There are some times spending cuts are warranted, but more often than not what’s warranted is a targeted tax increase, unless voters approve eliminating some of the social programs. Otherwise just running the programs more poorly by cutting their budgets is not smart long-term thinking. But that’s Republican voodoo economics for you.
California – Start running some better Dems to get that 2/3rds majority and get a real Democratic governor (RINOs like Arnie don’t count). And for the love of god, repeal some of the spending caps. Idiotic policy does not “get better with time” like wine or cheese, it just rots.
OK, that one had me laughing-out-loud…I really shouldn’t be doing that today, what with the IRS e-filing program opening TOMORROW and all the chaos we have going on here with our Tax Preparer clients not knowing WTF is happening with AMT and the inevitable messy little software e-filing issues that crop up every year, but I couldn’t help myself.
Well, back to my grindstone.
There’s no similarity there at all. Because here’s the thing about Bush the Lesser: In every way that matters, he **is** the moral and intellectual heir of the Sainted Reagan. ALL of the disasters and fuck-ups perpetrated by this gang of criminals is Reaganism in full flower. Hell, in most cases even the perps are the same.
You cannot view Bush honestly and intelligently (i.e., as a failure and a criminal), and simultaneously admire the “virtues” of Reagan.
I’m on the other coast, so I might be wrong in the details, but it’s my understanding that California’s reliance on government by referendum has produced an incoherent set of “priorities” — mandates for groovy social and educational programs right alongside restrictions on ever levying a tax. I doubt that any California politicians are admirable (you guys inflicted that worthless, spineless b*tch Pelosi on us), but Californians seem to be getting a big dose of what they themselves have been asking for.
The line was “psychic income,” and here’s a verification link
It’s a good assessment of the whole Brown phenomenon.
Thanks Delia for the link. I don’t mean to keep defending Gov. Brown but it is the tone of the putdowns (as with President Carter, the topic of this post) that reek to me. I used the googles and found this for psychic income:
Intangible benefits above and beyond the utilitarian value derived from a purchase. The greater the psychic income expected, the more a consumer is willing to spend on a purchase. For example, someone who would not spend more than $200 on an ordinary item of clothing may nevertheless spend as much as $1000 on a wedding dress because, in her mind, the importance of the occasion increases the benefit derived from looking her best. Similarly, people with very little discretionary income sometimes purchase expensive cars because the car enhances their feelings of self-worth.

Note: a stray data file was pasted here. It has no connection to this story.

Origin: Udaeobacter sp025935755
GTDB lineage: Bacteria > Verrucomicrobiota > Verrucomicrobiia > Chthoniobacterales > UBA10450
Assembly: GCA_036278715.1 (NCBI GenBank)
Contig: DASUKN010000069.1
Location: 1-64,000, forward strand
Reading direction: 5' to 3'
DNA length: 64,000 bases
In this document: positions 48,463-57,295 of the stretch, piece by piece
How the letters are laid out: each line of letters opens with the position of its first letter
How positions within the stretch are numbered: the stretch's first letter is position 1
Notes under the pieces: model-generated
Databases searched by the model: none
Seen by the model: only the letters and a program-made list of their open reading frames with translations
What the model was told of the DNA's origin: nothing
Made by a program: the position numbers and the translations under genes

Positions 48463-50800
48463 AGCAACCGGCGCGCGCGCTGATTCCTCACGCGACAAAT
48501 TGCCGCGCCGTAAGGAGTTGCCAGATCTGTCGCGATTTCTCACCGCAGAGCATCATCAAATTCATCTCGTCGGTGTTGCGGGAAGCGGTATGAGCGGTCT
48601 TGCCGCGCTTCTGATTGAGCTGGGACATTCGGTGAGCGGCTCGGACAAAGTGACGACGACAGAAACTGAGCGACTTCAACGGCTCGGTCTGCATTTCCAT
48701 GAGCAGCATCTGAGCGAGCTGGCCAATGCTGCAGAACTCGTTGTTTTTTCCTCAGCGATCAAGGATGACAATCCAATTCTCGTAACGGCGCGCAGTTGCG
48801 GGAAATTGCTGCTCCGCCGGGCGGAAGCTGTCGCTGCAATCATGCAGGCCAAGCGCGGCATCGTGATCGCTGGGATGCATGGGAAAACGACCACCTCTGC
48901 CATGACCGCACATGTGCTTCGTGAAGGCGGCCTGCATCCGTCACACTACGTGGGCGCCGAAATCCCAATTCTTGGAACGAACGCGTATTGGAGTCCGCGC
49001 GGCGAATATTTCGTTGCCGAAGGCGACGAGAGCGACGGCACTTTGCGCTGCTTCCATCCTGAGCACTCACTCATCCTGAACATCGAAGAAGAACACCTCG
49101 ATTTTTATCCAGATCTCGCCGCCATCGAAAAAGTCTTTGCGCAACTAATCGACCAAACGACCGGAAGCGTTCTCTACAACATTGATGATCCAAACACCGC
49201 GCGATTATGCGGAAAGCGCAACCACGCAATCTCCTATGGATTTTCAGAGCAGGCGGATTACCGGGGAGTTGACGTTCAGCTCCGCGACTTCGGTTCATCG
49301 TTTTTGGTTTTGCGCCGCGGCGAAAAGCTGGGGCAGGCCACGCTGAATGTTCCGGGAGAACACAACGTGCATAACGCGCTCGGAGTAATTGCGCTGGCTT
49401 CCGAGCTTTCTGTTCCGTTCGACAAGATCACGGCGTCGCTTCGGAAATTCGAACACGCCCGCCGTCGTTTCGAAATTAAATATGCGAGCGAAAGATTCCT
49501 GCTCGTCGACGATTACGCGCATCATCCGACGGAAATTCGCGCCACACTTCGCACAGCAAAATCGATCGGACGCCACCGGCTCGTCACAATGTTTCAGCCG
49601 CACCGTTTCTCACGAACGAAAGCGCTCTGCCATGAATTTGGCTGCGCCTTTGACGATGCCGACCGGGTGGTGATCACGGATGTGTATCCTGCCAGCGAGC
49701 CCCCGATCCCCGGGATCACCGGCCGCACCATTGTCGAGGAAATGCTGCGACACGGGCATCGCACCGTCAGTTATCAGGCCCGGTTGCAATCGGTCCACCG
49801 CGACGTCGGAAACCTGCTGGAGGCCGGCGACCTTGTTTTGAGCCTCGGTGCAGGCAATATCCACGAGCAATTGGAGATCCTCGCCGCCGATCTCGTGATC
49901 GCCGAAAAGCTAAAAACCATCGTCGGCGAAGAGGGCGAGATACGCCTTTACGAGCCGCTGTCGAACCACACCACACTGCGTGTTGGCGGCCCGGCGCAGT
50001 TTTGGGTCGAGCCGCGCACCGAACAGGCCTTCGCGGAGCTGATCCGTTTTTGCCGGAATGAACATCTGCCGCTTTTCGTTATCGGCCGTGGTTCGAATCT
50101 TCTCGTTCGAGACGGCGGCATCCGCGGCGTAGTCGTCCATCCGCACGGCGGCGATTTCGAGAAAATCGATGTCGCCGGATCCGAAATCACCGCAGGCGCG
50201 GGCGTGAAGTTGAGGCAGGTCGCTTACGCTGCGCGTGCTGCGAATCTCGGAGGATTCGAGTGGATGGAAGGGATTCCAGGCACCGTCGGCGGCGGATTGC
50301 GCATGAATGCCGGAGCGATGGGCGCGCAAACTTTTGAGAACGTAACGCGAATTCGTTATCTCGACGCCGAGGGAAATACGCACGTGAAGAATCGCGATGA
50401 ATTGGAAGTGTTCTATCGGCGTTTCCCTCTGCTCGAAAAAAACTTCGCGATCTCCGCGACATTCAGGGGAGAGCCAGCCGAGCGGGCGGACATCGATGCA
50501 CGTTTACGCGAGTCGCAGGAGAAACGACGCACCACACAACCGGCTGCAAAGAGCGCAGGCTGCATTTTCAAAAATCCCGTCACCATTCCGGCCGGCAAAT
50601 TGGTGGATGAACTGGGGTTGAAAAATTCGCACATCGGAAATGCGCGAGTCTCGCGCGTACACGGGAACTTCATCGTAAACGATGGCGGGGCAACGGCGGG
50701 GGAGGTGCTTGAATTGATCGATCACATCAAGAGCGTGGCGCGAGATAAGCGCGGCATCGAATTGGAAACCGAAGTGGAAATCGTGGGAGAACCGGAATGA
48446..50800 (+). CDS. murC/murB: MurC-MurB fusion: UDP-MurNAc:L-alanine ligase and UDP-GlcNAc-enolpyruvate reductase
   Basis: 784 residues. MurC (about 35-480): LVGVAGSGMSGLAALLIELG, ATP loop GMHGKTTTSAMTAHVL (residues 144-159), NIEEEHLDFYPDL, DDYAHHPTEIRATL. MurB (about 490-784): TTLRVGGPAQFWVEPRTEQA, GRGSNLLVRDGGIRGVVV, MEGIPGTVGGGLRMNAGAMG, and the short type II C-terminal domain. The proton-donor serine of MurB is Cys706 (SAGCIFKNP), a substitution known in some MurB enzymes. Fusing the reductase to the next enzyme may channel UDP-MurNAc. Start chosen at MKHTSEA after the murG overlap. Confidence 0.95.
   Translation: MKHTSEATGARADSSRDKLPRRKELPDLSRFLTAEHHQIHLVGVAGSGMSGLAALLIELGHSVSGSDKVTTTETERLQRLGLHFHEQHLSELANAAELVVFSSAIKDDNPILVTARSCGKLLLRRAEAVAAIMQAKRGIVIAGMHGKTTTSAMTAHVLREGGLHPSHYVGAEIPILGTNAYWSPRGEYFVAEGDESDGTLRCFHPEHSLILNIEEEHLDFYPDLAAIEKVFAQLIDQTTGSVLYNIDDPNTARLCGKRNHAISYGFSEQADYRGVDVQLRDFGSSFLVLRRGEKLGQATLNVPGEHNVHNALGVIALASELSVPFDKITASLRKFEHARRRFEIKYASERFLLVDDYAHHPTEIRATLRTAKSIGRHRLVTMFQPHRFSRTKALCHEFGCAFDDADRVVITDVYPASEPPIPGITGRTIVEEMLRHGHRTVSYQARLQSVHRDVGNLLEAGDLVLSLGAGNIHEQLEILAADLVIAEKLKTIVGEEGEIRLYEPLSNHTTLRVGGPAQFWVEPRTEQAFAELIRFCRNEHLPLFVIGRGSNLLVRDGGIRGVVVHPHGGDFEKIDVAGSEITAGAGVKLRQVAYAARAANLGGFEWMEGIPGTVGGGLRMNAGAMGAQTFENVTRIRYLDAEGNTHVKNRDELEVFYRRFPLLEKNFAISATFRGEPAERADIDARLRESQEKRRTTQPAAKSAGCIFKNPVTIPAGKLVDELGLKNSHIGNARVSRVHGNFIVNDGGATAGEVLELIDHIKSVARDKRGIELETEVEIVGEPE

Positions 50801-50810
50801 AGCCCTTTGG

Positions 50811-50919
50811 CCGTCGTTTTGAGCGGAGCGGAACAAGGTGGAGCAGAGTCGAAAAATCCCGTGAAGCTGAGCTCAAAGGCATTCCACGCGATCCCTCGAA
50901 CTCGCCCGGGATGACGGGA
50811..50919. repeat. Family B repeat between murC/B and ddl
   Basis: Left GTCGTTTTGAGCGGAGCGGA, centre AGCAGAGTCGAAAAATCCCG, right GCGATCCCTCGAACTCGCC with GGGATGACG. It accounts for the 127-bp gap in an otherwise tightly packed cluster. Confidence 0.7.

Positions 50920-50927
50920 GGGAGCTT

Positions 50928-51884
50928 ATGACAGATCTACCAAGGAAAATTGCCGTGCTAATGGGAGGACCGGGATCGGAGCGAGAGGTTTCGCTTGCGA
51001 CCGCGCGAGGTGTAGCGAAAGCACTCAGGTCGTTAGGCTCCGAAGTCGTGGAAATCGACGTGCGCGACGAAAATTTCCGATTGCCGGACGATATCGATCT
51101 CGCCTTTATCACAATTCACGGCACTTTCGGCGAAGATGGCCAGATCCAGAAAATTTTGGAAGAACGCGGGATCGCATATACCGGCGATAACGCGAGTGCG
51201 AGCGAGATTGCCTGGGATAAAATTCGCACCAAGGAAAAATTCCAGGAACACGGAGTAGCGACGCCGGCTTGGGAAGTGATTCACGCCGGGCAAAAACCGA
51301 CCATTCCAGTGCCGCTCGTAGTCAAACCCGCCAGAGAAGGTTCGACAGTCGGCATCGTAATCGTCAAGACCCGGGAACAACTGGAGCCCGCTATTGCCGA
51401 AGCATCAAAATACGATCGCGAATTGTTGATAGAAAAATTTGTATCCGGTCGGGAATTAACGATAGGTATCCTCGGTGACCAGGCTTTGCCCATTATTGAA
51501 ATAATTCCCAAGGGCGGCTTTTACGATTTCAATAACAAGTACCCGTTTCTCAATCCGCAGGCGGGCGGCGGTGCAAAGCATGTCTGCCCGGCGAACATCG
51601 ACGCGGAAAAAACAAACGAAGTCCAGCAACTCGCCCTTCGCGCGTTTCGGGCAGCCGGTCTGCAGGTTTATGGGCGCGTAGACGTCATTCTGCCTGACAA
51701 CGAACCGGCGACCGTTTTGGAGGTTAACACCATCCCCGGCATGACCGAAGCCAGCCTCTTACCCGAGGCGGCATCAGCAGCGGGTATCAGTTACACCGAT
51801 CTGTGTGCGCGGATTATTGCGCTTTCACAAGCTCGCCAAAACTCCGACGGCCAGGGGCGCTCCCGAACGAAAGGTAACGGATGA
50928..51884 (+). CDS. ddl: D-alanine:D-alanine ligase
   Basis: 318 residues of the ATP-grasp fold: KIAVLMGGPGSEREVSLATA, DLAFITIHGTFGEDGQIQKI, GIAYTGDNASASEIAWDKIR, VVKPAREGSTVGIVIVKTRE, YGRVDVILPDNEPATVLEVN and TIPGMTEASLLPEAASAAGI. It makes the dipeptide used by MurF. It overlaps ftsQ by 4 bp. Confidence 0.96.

Many examples of this on the googles.
His use was not the best way to keep the uni proffs on his side. And it’s use against him did nothing to further the debate, as the NYT article linked in your comment lays out.
I loved that article, and I agree it would be almost worth it to hear Carter say it himself.
What’s sad is that Carter himself will likely pass away within five or ten years, and his obituaries will pretty much say the same thing minus the swearing. Most people aren’t going to start appreciating the man until that happens.
Carter doesn’t rank as high with in the C-SPAN Historian Survey as he does with some of you folks.
Don’t you folks recall the malaise, the crisis of confidence? The man was a crappy leader.
Policy? We have this thing called the initiative. Back in the 70’s an initiative called Prop. 13 changed our constitution to require 2/3 approval of the voters to raise taxes. Any taxes.
If 65% of the voters want to raise the local property or sales tax 1/2 of 1% to build schools or roads, it loses.
Dumb mo fo’s.
Yeah, this government by popular initiative is one of the most pernicious ideas to take hold in state government that I can think of. It’s a fantastic way for special interests and out of state groups to come in and push some ideological agenda while completely disguising the nature of the sponsors or the effect of the purported law. It’s that way in California, and it’s that way in Oregon. It seems to be that way in a lot of places.
Having the stupid masses actually making decisions on how they are taxed or how their money is spent is so ruinous.
Perhaps Jonah Goldberg has some valid points in his book.
I’m just going to let that one stand on its own.